5 Reasons You're Not Losing Weight on a Vegan Diet
Whether you went vegan for ethical reasons or health reasons, most people associate a vegan diet with being lean. Studies seem to back this up: an Oxford University study of 40,000 adults 1 found that meat-eaters had the highest BMIs, vegans had the lowest, and vegetarians or semi-vegetarians rounded out the middle.
However, the effect isn't universal. People don’t always lose weight on a vegan diet, and may even end up gaining weight. Why the inconsistency? Here are five common reasons for that happening, as well as tips to avoid it, so you can enjoy both the health and the weight-loss benefits of a vegan diet:
1. Your portions are too large
Foods that are healthy, such as vegetables, fruit, whole grains, nuts, seeds, and avocado, contain raw materials that either fuel your body’s activity or help maintain, heal, or regenerate tissue, such as hair, skin, immune cells, and muscle. But we don’t need an unlimited supply of these nutrients. The amount needed is based on a variety of factors, such as your age, gender, height, ideal body weight, and physical activity levels. For example, a tall, young, active male will require larger portions than an older, petite, sedentary female.
2. You're not getting enough protein
Eating enough protein is key to maintaining muscle mass, which helps keep your metabolism going. Even on a plant-based diet, it's possible to meet your daily protein needs – it just requires a little strategy. One method is to track your protein intake using an app like My Fitness Pal.
Legumes (aka beans, lentils, and peas) are a great source of plant protein. One cup of cooked lentils contains seventeen grams of protein, as compared to the eight grams found in a cup of cooked quinoa or a quarter cup of almonds. Adding a plant-based powder, like pea protein (made from yellow split peas), to a smoothie can also boost your protein intake by as much as twenty-five grams per serving.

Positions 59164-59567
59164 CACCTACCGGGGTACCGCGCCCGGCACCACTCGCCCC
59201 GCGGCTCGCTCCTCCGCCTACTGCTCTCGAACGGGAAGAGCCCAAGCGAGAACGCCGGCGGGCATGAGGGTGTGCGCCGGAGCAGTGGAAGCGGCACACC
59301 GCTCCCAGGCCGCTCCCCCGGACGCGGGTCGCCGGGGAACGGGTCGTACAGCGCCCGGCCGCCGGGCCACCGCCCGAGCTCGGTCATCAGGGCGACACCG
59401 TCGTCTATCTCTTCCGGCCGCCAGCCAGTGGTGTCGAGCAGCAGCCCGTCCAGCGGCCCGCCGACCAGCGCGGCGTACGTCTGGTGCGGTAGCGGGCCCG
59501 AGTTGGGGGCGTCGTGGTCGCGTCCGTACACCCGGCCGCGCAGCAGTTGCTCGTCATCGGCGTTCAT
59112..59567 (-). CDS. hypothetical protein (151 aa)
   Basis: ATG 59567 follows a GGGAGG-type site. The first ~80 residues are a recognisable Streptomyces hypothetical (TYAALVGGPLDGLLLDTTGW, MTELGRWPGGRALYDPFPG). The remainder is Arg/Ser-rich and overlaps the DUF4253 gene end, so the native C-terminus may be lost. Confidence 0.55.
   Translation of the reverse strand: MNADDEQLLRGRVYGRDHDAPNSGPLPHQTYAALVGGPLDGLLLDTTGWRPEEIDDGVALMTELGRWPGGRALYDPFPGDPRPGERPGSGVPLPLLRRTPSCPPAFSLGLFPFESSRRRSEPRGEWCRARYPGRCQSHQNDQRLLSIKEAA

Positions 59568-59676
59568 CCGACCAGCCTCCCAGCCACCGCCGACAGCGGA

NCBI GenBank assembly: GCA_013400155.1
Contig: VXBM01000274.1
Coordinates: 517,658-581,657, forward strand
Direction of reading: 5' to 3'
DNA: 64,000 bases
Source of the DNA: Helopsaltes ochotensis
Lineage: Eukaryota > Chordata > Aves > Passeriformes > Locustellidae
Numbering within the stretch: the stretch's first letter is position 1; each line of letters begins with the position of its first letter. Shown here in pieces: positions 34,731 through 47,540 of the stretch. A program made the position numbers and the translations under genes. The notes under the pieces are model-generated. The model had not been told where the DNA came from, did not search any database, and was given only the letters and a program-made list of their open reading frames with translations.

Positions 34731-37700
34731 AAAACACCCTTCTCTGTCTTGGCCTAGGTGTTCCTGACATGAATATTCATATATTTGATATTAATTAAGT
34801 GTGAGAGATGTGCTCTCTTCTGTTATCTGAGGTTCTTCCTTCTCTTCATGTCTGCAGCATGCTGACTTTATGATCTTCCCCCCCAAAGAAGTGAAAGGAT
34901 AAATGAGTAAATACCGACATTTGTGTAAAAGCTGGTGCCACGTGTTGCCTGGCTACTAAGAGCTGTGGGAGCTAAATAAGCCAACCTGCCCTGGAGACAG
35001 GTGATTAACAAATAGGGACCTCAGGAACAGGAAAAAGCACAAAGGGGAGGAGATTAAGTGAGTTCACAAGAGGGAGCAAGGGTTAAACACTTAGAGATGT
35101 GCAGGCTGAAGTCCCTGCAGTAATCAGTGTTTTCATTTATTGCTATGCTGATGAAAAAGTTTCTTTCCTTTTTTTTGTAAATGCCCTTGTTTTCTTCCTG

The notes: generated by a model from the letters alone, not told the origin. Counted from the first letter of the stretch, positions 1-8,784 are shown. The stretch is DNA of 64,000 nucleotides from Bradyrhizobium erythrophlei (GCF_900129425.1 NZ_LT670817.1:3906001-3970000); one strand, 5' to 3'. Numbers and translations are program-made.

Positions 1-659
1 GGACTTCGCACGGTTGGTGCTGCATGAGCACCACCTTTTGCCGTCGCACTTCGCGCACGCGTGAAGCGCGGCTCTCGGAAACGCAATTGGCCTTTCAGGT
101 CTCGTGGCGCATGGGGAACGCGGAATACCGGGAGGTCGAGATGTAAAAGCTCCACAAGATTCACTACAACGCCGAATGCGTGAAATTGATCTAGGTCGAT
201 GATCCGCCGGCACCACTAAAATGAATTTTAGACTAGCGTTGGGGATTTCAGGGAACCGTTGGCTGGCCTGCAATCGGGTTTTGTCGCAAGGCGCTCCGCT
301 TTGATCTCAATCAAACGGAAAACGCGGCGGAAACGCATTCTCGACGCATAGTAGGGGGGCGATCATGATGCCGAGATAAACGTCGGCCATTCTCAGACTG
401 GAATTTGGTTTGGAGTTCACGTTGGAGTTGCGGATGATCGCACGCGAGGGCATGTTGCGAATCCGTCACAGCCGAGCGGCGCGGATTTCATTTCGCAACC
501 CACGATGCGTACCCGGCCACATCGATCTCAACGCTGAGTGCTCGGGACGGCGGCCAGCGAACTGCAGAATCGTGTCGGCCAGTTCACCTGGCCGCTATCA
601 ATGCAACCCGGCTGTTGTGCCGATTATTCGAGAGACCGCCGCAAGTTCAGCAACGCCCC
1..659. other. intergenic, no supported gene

3. Your timing is off
Meal timing is important and can have serious impacts on your waistline, whether you’re vegan, omnivore, or carnivore. Most people save their largest meal for the evening, when they're the least active and metabolism starts to slow down. A more efficient strategy is to eat larger meals earlier in order to fuel the most active hours of the day. Skimping on food all day then gorging at night is a definite recipe for weight gain. At the least, it’s preventing weight-loss, even if you’re vegan. Instead, try making your evening meals light but filling, such as sautéed veggies and chickpeas over a bed of greens and spaghetti squash.
4. You’re consuming plant-based junk food
Even when eating vegan, you still need to be careful about indulging in too many "treats". Things like coconut milk ice cream and sweet potato chips might be “healthier” than the non-vegan counterparts, but they’re still full of extra calories that can add inches to the waistline. Plant-based frozen foods, desserts, and snacks are often made with refined flour and added sugar and stripped of nutrients and fiber. They’re fine as an occasional treat, but if they’re eaten daily, they easily pack on pounds. One study found that processed foods can decrease post-meal calorie burning by nearly 50% compared to whole foods.(2) You can easily combat this by switching out processed plant foods for fresh snacks.
5. You’re drinking your calories
Drinks such as kombucha, drinking vinegar, green juices, chia drinks, coconut water, and alternative milk cold brew coffees can cause you to unknowingly sip hundreds of extra calories a day. While it may not seem like a lot, to burn it off could require an hour of speed walking. Remember, if it’s not water or unsweetened tea, your beverage should count as part of your meal or a snack. You should take a careful look at the ingredients, nutrition facts, and serving size to decide if it’s a good fit for your body’s needs.
1. Diet and body mass index in 38000 EPIC-Oxford meat-eaters, fish-eaters, vegetarians and vegans, 2003 Jun;27(6):728-34
4. Is Drinking Vinegar the Next Lemon Water? Here’s What to Know, March 02, 2017